Seaspan Shipyards announced a $300,000 investment in Let’s Talk Science, a charitable organization that has been providing Canadian youth and educators with science, technology, engineering and math (STEM) programs for more than 25 years. Seaspan’s three-year commitment will support the roll-out of new Kindergarten–Grade 12 (K-12) programming across Canada designed to educate and inspire youth about STEM careers in the marine and shipbuilding industries.

Seaspan’s contribution to Let’s Talk Science, which is part of the company’s commitment under the National Shipbuilding Strategy to enhance education and skills development in the marine and shipbuilding industries in Canada, will be used to develop digital resources, conduct outreach for students, and deliver professional development and career enrichment resources for educators. Starting in April 2021, English and French students will have opportunities to explore future STEM careers – both trades and professional – in Canada’s shipbuilding and ship repair ecosystem.

As marine businesses, including modern shipyards like Seaspan, continue to leverage new and emerging technologies in every aspect of their operations, the demand for both traditional and advanced STEM competencies will become more critical. The large non-combat vessels being built by Seaspan for the Canadian Coast Guard and Royal Canadian Navy require scientists, engineers, mathematicians, naval architects and physicists through to experts in ship construction, including robotics, artificial intelligence, welding and icebreaking steel technologies.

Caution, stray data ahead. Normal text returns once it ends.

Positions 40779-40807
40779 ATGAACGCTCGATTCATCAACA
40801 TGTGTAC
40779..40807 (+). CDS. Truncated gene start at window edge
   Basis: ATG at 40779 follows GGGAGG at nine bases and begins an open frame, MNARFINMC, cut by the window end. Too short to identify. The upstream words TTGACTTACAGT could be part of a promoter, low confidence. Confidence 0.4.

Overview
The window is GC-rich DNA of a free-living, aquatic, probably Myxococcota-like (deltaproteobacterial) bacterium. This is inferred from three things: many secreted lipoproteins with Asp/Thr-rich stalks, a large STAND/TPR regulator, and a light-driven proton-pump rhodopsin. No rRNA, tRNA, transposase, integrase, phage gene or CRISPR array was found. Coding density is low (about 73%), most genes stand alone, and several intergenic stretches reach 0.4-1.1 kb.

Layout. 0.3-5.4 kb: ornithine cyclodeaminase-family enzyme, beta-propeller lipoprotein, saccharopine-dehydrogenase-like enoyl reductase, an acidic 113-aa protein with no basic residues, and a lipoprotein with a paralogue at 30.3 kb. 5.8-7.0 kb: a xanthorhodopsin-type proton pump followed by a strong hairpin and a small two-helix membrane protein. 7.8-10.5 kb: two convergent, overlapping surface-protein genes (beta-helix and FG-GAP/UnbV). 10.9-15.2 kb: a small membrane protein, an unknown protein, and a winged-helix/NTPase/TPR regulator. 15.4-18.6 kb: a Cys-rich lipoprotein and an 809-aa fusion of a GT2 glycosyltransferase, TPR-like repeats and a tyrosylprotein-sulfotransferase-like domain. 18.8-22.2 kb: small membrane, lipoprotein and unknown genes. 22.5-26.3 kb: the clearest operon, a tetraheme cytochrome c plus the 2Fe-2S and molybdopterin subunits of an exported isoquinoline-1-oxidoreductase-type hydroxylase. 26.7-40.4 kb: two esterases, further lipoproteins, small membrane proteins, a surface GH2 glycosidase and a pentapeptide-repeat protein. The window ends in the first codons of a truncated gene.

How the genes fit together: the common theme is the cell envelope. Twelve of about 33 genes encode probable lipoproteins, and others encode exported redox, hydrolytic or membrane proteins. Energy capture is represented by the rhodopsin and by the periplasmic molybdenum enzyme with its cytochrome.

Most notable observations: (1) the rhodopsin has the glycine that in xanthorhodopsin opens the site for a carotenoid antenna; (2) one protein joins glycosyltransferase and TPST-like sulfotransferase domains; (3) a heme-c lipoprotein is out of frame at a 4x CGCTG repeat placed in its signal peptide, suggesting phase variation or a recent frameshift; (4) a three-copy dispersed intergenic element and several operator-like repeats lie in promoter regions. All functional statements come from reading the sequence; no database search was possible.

“Seaspan Shipyards and Let’s Talk Science are working together to ensure a sustainable future for Canada’s marine industry. By giving students the opportunity to learn about Canada’s marine industry, Seaspan is investing in the future of this innovation-driven field. This is exactly the kind of value-adding initiative we imagined when we created the National Shipbuilding Strategy,” said Navdeep Bains, Minister of Innovation, Science and Industry.

“Thanks to Seaspan’s multi-year investment, we can do even more to engage youth and educators in learning about the diversity of careers that are available with STEM skills and knowledge. And we can do more to showcase the importance of STEM in skilled trades,” said Dr. Bonnie Schmidt, President and Founder of Let’s Talk Science.

Dave Hargreaves, Vice President Strategy and Business Development, Seaspan Shipyards, said, “For Canada’s shipbuilders and marine businesses to seize opportunities in a global, innovation-driven economy, both traditional and applied STEM competencies will become increasingly critical. Seaspan’s contribution to Let’s Talk Science will also focus on promoting STEM education needed in the skilled trades. We hope this investment will spark curiosity in young people to explore and consider the wide variety of rewarding STEM-related career paths in shipbuilding.”

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